Management also appreciates the modelling capability of the system. Alterations to layout or operating procedures can be modelled in the form of ‘what if’ analyses and then de-bugged or optimised to suit. This allows operators to see if what they’re proposing to do will genuinely save time, or add time instead.

Workforce management systems can also save valuable management time through optimising labour schedules. Poor shift scheduling on the shop floor can lead to under or overstaffing, resulting in increased costs or missed targets. To avoid this, warehouse managers often spend countless hours on scheduling, trying to get their shifts just right.

The scheduling of warehouse personnel presents many challenges. Many warehousing facilities operate around the clock, with a wide range of job positions to schedule and multiple shifts to cover. Within each shift, employees must also be assigned to various tasks or work orders. Union and legislative regulations may place restrictions on work hours, overtime compensation and the types of shift rotation that can be implemented. The schedulers must also consider time-off requests, labour rules, skill sets and personnel availability when developing schedules for warehouse workers.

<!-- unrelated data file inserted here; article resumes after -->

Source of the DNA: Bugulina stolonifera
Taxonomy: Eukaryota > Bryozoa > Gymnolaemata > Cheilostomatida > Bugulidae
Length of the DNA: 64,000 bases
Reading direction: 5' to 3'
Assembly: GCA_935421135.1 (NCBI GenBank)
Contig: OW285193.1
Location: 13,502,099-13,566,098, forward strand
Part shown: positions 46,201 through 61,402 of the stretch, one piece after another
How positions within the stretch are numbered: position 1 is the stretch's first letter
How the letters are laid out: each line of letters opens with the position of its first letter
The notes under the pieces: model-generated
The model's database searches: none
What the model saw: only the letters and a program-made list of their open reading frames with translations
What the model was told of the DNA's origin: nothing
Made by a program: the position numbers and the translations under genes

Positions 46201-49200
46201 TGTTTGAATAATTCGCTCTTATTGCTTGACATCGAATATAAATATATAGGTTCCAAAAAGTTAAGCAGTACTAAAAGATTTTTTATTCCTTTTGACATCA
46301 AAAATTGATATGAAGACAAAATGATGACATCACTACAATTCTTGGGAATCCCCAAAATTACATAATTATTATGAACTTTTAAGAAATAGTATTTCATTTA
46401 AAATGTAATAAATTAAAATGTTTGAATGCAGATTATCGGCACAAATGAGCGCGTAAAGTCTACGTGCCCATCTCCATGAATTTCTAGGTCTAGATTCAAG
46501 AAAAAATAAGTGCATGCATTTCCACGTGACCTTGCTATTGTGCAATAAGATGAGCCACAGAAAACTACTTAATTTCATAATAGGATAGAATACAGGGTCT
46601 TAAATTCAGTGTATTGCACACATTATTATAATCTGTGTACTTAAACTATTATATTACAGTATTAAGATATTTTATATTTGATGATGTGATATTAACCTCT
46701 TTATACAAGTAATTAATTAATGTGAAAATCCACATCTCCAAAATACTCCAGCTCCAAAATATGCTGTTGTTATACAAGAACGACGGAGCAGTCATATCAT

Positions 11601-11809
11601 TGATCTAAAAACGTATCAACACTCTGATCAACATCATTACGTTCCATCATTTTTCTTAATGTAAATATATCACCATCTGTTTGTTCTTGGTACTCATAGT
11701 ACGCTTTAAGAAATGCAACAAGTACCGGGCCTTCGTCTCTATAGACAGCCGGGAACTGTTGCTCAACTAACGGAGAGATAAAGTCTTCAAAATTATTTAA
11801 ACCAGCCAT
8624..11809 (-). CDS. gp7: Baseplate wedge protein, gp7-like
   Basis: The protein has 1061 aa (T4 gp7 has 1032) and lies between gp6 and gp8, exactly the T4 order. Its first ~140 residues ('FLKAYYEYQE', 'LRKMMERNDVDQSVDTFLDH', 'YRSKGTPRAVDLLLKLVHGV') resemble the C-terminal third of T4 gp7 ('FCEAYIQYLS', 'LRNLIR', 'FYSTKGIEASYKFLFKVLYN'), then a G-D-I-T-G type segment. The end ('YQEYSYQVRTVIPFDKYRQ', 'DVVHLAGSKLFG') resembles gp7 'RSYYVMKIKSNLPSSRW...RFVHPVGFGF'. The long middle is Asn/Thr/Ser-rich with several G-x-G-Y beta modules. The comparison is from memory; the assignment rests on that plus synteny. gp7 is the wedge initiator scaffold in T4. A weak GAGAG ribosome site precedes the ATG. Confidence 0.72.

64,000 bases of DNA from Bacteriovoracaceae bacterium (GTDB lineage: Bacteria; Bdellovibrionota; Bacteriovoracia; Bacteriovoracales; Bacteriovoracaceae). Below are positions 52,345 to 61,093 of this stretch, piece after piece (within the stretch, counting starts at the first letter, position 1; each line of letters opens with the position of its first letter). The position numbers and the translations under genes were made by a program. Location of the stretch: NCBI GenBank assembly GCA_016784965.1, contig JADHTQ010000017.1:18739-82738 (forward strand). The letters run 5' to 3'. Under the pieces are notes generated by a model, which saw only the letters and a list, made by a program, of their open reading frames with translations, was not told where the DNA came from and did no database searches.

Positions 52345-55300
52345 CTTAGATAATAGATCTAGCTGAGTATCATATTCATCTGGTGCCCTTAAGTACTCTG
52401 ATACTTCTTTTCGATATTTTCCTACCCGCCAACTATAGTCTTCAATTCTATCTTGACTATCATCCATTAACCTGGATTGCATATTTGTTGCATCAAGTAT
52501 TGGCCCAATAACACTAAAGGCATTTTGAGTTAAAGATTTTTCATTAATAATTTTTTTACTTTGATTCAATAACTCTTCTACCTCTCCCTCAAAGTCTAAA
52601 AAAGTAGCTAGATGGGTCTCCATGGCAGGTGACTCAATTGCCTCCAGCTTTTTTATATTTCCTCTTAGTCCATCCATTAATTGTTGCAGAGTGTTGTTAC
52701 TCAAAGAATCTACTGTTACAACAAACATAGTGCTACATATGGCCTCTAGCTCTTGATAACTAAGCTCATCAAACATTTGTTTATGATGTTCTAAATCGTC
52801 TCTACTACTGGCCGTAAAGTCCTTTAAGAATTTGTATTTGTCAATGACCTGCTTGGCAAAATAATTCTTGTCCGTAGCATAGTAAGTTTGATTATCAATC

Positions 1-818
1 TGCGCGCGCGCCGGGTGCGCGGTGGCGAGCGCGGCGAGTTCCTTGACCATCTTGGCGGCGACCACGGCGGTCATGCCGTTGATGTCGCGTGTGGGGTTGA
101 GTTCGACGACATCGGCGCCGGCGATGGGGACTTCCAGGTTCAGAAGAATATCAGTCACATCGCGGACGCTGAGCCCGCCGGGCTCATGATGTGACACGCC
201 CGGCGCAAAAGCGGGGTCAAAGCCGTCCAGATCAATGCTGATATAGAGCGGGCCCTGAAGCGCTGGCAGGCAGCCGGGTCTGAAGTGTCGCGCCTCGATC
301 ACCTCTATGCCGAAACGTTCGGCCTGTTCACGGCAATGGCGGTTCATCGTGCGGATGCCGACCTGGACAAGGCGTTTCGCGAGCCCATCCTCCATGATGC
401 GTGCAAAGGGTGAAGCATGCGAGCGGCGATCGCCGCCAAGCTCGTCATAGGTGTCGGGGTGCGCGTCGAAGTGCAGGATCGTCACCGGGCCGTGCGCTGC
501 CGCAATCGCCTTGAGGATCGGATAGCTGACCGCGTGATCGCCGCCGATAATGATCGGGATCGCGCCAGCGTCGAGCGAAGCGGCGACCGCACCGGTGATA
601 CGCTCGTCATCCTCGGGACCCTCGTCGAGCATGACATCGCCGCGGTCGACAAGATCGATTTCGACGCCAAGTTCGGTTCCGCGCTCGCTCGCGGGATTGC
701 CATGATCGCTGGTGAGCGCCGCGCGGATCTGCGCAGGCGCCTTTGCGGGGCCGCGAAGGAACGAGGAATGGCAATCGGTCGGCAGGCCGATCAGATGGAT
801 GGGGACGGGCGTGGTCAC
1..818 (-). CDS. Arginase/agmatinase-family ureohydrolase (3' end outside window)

Automated forecasting and scheduling systems allow operators to balance workload in order to match demand while reducing the need for overtime or temporary workers. Optimised scheduling begins with an accurate forecast, ideally based on actual customer demand. Using the engineered labour standards the system then calculates the workforce required by category for a given timeframe, e.g., peak hours, a shift, a day or a week. This allows demand to be accurately evaluated.